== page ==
Will Rogers opens its doors

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    The Will Rogers Coliseum, which has been turned into a shelter for those displaced by Hurricane Katrina, is now home to more than 375 evacuees from New Orleans. Most of the shelter’s residents arrived Saturday, and an additional 20 buses are scheduled to arrive in the Dallas/Fort Worth area soon, said Human Services Manager Sofia Singleton.

    The shelter is prepared to house evacuees long-term, Singleton said. Medical care, counseling, phone services, clothing and other necessities are available on site to residents, she said.

    “Here in Fort Worth I think we are doing a very good job of trying to coordinate care and connect people to all the different resources that we believe will be necessary,” Singleton said.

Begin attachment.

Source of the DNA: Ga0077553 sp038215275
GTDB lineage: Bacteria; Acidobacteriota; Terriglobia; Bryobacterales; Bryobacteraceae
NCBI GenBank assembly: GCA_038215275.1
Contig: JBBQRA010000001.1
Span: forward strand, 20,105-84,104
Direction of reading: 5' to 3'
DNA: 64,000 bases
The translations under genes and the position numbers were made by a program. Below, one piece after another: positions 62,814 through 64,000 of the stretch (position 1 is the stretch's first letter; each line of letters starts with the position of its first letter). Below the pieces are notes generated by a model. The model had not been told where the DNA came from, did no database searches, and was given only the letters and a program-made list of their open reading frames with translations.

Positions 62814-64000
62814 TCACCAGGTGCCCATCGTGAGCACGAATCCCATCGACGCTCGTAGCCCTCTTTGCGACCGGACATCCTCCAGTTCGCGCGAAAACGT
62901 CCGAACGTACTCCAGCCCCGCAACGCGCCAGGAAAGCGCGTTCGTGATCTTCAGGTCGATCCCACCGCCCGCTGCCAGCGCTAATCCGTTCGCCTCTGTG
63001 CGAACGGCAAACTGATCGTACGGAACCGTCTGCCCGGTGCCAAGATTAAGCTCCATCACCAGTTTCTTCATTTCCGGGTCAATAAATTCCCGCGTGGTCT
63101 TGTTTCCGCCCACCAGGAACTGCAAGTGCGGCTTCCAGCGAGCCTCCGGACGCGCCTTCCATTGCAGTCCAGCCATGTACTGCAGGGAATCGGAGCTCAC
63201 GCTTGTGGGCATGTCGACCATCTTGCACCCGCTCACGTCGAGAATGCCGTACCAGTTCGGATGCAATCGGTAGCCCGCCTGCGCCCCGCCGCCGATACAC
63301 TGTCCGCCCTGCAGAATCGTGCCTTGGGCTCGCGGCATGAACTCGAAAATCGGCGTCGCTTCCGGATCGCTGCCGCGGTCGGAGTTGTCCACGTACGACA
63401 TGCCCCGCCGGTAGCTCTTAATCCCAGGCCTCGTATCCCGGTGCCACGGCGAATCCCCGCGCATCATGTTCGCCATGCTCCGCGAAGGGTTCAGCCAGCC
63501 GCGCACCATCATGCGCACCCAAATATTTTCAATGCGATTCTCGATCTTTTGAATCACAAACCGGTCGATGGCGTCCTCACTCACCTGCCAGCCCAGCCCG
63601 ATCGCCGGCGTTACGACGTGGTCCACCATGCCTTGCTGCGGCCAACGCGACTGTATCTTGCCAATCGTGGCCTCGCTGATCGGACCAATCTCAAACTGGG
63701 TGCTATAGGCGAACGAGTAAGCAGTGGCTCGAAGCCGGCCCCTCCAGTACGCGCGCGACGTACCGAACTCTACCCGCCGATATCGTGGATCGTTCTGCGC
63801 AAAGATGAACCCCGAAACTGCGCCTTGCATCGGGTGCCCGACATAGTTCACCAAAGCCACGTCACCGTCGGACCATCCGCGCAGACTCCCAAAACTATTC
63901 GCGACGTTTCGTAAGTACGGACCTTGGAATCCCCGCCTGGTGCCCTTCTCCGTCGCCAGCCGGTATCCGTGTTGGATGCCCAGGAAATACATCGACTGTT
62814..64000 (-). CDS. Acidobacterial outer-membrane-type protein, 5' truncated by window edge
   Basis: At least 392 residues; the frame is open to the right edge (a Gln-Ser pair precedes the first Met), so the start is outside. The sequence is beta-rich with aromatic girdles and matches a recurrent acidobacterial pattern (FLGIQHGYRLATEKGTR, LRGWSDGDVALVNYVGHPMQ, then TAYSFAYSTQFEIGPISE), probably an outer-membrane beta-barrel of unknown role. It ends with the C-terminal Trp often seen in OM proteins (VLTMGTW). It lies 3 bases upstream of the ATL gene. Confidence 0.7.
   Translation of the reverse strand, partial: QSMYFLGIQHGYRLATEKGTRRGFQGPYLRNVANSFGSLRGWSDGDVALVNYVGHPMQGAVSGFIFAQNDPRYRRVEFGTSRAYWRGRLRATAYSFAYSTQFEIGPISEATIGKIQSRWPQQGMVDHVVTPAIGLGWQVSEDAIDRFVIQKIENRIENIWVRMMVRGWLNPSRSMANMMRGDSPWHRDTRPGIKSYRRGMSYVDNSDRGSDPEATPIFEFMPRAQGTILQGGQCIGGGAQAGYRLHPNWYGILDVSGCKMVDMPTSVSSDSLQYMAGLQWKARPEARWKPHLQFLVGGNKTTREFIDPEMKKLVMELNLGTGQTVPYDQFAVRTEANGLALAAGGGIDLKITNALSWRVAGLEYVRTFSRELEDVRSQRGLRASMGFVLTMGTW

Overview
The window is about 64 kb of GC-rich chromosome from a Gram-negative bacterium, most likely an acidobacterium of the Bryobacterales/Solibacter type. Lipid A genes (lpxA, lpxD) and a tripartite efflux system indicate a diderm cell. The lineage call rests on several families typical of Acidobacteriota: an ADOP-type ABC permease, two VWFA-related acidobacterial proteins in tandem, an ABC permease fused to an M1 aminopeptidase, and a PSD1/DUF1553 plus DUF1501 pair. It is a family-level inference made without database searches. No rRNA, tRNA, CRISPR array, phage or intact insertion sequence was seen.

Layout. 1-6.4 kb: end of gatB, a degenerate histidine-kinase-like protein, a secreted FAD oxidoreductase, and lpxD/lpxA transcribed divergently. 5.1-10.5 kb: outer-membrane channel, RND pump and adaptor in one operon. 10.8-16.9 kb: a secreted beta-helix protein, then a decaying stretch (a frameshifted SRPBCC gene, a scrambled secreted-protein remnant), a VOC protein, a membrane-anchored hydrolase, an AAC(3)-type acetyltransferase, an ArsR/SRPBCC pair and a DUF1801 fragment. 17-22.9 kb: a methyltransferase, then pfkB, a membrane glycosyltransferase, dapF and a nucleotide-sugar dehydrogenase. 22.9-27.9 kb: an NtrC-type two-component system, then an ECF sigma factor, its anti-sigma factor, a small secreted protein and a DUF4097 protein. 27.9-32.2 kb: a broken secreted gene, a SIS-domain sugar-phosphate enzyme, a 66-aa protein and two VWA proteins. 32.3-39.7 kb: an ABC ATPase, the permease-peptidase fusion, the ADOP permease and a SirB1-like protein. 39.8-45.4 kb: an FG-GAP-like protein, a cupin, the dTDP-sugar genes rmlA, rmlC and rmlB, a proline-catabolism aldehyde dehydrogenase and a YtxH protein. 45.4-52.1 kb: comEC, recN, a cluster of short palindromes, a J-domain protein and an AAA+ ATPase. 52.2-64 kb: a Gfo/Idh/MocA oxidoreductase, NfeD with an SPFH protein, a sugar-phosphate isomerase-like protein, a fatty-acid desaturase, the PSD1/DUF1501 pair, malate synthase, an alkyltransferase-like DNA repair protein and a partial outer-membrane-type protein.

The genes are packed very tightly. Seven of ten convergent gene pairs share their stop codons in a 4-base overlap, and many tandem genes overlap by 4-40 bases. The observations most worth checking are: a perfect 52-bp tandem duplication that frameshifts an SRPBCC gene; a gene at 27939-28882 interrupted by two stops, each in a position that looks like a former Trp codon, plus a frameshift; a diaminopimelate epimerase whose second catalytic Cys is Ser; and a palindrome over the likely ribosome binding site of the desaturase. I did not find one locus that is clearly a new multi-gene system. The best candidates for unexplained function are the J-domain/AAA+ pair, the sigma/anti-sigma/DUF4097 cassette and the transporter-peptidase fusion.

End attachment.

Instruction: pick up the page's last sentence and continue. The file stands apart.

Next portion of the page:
About 50 children have recently started at local schools, said American Red Cross volunteer Paula Denton, who has been working with the children at the shelter.

    “The school bus came and picked them up,” Denton said.

    Dr. Bruce Dubin said there are doctors are on hand giving people checkups, prescriptions and any necessary medical care. Several people have already been taken to the hospital and many are suffering from complications of the tragedy, he said.

    There were several people with foot problems because many had their feet in the water for days, Dubin said.

    “There were a lot of open cuts and wounds with infections,” he said. “A lot of pneumonia and asthma as well.”

    Singleton said the shelter is staffed mainly by Red Cross volunteers, but more are always welcome.

    “We have folks showing up saying, ‘What can I do,'” Singleton said. “The human heart is incredible.”

    TCU football players Andrew Ward and Justin Ellis along with Director of Football Operations Mike Sinquefield, Assistant Director of Football Operations Drew Myers and Equipment Room Manager Matt Lewis visited the shelter Monday. They donated items such as large jerseys, shoes and socks.

    “We also spent about an hour helping sort through all the donations,” Sinquefield said.

    Singleton said she appreciates the support from TCU.

    “We would expect nothing less from our neighbor,” Singleton said.


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